Those ingredients must be obtained from plants or animals, but there’s no restriction on what plant or animal material can be used.
Also, according to AAFCO, “Animal digest” can act as a “natural flavoring”. This means that stomach contents and even water from boiled waste products can be used to flavor dog food.
Yummie!
The bottom line is, pet food manufacturers are allowed to get their raw materials from a variety of resources, like human food leftover plants, leftovers from slaughterhouses, or even rendering facilities.
None of that is stated on the label you read.

High Cuisine and Gourmet Buzzwords

On dog food packages, you will also find seductive descriptions of dishes prepared with care. Just like the descriptions on the menu of your favorite restaurant.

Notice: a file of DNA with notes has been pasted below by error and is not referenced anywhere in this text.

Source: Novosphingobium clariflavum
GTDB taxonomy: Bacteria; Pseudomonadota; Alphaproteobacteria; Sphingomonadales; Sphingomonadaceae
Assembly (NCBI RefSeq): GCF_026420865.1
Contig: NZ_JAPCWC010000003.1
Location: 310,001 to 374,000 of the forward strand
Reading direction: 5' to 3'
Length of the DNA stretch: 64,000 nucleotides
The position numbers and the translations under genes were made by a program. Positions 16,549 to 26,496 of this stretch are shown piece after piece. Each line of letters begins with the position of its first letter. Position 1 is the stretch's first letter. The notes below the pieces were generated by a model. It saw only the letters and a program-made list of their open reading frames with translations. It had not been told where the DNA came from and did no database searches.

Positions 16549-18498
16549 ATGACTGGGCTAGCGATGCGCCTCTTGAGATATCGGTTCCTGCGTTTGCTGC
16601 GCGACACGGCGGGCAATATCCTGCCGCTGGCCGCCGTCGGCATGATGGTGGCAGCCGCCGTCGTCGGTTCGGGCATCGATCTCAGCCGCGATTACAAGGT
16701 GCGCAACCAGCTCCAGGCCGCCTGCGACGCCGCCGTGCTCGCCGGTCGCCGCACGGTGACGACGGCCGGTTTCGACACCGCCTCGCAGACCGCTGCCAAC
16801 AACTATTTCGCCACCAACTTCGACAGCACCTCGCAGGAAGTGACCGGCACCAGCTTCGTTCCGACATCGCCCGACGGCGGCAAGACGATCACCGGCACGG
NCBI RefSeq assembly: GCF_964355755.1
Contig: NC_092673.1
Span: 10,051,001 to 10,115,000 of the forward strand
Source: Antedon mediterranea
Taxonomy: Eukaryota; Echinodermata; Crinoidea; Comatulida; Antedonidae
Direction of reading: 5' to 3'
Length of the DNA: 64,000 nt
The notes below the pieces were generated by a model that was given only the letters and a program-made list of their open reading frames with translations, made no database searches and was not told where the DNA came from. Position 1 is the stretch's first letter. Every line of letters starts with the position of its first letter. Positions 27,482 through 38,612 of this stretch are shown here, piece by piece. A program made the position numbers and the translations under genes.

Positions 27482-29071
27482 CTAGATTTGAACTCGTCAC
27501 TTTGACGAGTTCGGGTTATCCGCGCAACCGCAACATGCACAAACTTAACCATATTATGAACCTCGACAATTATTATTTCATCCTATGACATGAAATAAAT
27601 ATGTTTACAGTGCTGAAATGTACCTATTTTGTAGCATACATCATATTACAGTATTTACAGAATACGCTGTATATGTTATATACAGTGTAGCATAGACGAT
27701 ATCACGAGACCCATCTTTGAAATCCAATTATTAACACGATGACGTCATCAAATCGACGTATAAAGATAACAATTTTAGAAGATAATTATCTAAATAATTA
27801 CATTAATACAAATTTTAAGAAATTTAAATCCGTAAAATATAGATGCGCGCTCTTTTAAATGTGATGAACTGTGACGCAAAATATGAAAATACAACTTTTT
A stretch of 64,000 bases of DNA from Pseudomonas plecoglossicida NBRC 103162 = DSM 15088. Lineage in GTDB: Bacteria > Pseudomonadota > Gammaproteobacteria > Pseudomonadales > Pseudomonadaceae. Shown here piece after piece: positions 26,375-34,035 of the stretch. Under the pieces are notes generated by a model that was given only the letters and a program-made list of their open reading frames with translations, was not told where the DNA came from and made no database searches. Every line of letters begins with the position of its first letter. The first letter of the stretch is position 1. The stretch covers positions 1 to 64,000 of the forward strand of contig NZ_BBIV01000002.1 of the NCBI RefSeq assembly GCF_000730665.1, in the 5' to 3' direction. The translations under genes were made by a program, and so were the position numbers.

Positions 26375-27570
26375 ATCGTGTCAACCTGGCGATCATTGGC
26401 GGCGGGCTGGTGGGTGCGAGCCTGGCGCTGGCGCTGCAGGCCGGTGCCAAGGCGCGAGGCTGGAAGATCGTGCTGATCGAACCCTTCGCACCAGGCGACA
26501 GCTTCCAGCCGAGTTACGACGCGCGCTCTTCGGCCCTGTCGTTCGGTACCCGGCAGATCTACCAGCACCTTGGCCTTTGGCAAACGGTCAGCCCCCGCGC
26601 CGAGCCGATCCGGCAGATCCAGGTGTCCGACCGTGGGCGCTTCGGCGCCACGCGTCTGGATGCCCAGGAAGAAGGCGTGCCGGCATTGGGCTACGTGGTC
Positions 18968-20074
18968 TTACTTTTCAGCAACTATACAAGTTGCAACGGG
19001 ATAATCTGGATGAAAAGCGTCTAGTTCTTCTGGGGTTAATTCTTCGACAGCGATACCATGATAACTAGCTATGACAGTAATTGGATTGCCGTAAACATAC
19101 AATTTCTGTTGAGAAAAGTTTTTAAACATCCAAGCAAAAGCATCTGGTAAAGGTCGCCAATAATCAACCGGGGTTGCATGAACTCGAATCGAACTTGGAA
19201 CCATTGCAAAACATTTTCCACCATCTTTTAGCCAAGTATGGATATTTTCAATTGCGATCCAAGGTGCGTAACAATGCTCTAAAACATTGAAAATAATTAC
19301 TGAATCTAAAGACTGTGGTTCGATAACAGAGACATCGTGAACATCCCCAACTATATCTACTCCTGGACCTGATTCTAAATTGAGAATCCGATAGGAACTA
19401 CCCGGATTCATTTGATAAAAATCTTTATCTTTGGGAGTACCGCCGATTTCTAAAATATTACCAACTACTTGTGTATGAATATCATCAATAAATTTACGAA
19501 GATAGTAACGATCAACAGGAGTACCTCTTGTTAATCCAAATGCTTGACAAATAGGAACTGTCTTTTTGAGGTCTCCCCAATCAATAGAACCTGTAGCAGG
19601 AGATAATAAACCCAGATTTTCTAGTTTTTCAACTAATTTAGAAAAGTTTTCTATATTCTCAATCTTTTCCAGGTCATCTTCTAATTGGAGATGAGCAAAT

But words like dinner, entree, plate and recipe have a different meaning to labeling regulators than the one you or I usually give them.
The use of any of those words implies that the food must contain 25% of the associated ingredient.
For example, “chicken dinner” states that the food must contain 25% chicken.
How would you feel if you order a chicken dinner at your favorite restaurant and find out that only ¼ of the plate is real chicken?
Not as bad as if you order something “with chicken” and – as we mentioned before – you find out that only 3% of the food on your plate is chicken.
But I believe you would still feel cheated?

When Your Dog Food Package Says "Complete And Balanced Nutrition"